Issue of state police

Also, the issue of state police will have to be addressed by the review team of Belgore. There have been arguments for and against the establishment of a state police which, according to analysts, will go a long way in tackling the growing insecurity facing Nigeria.

Only recently, a member of the team had told Vanguard that the committee had settled down and was determined to give the citizenry a more acceptable constitution.

“We have settled down for serious work. We have set the pattern of how we are going to work. We are not re-inventing the wheel. Our work is interesting and easy. We will concentrate on consensus areas and encourage implementation. We are going to be practical in our approach,” the member enthused.

When asked if the panel would visit the six geo-political zones of the country and hold public sittings to get memoranda from members of the public, the source pointed out that it was “too early to tell whether we will visit the geo-political zones, hold public sittings.”

Suggestions on contentious areas

Nevertheless, another member explained that the panel would offer suggestions on contentious areas.

Accordingly, the member opined that “people have been telling us on individual basis that we have a lot of job to do. And I can tell you that many people expect breakthroughs from this mission because the survival of this country depends on the outcome of our job. And we are determined to give our best. The President has given us a mandate and we will go along the mandate given to us. But we will also make our suggestions. We envisage challenges but we will do our best.”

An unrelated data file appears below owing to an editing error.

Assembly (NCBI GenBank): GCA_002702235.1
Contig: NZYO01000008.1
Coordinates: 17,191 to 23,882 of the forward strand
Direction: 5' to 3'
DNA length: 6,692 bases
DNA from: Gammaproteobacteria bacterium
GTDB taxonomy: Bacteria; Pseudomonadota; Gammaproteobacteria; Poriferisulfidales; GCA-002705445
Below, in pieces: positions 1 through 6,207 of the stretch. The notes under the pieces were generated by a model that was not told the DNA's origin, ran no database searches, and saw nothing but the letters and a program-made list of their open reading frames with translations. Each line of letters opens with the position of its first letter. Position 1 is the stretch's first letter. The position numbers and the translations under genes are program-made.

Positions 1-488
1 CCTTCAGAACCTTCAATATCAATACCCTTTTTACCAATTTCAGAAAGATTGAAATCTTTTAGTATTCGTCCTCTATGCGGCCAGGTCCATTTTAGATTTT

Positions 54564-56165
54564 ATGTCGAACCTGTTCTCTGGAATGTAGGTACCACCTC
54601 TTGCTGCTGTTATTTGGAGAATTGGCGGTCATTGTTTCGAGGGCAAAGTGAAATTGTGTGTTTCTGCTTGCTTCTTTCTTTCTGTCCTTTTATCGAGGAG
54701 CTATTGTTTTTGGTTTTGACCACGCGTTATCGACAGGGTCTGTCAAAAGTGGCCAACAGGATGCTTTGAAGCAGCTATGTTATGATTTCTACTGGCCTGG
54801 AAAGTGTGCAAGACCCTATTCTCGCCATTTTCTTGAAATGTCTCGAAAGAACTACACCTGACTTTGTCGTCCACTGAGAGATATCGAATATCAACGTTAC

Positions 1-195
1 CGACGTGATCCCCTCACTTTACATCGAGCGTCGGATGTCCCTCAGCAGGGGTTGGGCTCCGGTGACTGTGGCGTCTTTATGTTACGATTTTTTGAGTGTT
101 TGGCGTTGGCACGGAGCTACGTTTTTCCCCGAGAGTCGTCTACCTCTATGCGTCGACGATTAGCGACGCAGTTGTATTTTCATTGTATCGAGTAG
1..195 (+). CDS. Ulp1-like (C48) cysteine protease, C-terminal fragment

Expressing his views on what the committee should do, constitutional lawyer, Professor Itse Sagay (SAN) canvassed the need for practice of true federalism.

The legal luminary, however, dismissed the clamour for creation of more states describing it as madness.

He said: “In my view, the most demanding and obvious problem is that our constitution is a centralized constitution. What we should do is to introduce a strong dose of true federalism. For instance, the Federal government has monopoly of electricity which is wrong. In my view, all states should be able to generate power. Let power generation be made available and electricity should be on the Concurrent list.”

Further to this, he said “I think the clamour for state police should be an exclusively state matter, likewise labour. There is no reason why a state should not conduct its own census. I think there are a number of things that the states should be allowed to do.” In addition, Sagay noted that states should be allowed to create as many local governments as it wants.

On the clamour for state creation, he dismissed those advocating for additional states.

“On the clamour for state creation, I think creation of more states will be a state of madness. We already have 36 existing states but we do not have viable states. Most of the states do go cap in hand to beg for money from the federal government. State creation is out of the question,” he submitted.


Comments expressed here do not reflect the opinions of vanguard newspapers or any employee thereof.